Submitted by Glen Aaron on August 11, 2011

Young George Trofimoff had just completed basic training and was assigned to the Army Language School in Monterey, California. He had found his nitch. It seemed as if the Army had been waiting for George, and he had been waiting for the Army.

He reported to the OIC (Officer In Charge), who proceeded to interview him in Russian. The OIC was surprised when George responded to him in fluent native Russian with a St Petersburg accent. Immediately, the OIC decided to use George as an assistant instructor in the Russian language class.

However, before George could have that job, he had to take and pass the final examination of the graduating class. Not only did he pass it, he was only one-tenth of one percent off of a one-hundred score. He had spelled “Russia” with one “s” instead of two.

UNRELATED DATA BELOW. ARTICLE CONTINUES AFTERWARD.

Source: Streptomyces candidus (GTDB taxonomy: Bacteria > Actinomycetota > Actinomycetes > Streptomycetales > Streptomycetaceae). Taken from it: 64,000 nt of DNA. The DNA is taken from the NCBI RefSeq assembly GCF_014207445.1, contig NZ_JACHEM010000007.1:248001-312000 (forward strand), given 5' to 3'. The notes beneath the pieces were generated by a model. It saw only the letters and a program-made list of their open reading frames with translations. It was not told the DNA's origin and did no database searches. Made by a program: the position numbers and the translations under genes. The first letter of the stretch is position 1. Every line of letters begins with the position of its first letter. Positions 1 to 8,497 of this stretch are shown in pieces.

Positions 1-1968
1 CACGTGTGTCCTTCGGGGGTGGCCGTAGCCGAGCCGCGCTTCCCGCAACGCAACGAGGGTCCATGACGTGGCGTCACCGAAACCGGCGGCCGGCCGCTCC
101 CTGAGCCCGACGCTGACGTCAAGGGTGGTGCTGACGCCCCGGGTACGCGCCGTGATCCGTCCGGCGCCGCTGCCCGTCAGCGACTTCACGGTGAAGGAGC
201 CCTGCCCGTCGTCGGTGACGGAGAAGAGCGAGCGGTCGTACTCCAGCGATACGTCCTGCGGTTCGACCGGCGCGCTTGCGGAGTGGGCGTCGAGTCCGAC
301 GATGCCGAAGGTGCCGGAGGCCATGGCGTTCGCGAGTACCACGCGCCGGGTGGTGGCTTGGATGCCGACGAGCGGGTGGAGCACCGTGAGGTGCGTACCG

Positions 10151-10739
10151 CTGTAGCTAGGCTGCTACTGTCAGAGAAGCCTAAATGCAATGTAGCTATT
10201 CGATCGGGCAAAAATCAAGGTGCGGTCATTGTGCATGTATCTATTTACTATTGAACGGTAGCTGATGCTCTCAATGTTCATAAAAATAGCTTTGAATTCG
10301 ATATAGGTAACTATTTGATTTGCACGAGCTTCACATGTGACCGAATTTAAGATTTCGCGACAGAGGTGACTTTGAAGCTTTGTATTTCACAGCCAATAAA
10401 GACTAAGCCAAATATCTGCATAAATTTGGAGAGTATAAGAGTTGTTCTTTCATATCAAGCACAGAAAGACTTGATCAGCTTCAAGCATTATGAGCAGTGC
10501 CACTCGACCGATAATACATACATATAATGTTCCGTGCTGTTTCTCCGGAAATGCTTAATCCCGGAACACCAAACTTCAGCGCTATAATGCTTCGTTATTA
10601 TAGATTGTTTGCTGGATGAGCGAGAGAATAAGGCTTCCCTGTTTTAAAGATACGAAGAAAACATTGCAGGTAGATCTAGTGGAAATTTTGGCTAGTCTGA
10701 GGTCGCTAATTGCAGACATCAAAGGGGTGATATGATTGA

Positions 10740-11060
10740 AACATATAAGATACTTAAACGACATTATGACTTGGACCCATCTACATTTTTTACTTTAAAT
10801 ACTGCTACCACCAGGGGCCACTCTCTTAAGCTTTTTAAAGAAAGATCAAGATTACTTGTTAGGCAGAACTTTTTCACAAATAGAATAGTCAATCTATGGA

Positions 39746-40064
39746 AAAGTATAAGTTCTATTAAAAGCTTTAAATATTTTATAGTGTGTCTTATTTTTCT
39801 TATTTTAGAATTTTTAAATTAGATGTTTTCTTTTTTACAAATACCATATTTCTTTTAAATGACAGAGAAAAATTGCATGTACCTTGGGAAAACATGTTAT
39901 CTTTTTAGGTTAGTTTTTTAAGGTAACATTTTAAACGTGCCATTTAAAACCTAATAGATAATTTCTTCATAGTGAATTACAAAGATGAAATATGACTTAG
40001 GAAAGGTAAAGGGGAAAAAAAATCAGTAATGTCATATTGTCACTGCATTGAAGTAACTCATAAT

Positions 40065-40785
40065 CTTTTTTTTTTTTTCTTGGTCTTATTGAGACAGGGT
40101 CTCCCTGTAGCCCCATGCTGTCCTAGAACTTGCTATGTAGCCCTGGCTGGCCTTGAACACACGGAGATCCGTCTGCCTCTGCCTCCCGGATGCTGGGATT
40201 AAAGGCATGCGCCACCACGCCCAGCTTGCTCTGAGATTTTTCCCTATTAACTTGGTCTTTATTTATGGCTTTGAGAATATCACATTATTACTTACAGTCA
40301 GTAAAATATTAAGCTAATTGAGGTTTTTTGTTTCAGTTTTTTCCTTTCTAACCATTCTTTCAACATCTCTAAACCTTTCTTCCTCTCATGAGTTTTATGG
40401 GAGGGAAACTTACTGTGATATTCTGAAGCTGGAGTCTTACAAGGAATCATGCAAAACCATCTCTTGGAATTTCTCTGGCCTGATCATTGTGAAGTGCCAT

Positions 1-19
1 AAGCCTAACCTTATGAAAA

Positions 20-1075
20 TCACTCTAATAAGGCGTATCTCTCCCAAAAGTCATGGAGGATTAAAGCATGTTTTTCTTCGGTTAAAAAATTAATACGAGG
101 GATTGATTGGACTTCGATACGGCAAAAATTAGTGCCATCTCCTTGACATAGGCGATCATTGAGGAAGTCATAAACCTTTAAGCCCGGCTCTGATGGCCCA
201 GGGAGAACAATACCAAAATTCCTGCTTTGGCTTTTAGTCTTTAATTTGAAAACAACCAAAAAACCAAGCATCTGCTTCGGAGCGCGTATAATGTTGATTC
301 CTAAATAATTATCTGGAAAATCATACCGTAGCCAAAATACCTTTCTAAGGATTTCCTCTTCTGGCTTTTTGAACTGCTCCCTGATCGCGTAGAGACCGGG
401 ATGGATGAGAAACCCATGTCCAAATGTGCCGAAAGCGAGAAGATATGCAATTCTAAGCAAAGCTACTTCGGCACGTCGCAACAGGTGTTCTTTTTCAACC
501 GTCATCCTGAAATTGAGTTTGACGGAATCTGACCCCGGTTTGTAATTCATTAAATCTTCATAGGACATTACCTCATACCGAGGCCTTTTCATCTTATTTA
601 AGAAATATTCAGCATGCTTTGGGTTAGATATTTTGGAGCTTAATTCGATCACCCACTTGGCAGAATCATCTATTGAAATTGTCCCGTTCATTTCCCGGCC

This was not as unusual as it might have at first seemed. Growing up in the Russian emigre enclave of Berlin, only Russian was spoken in his foster home, his private school, and with his friends in the community. George remained assistant instructor until his graduation from Army Language School and his next assignment.

I write of George’s life in my book:  Observer: The Colonel George Trofimoff Story, the tale of America’s highest ranked military officer convicted of spying.

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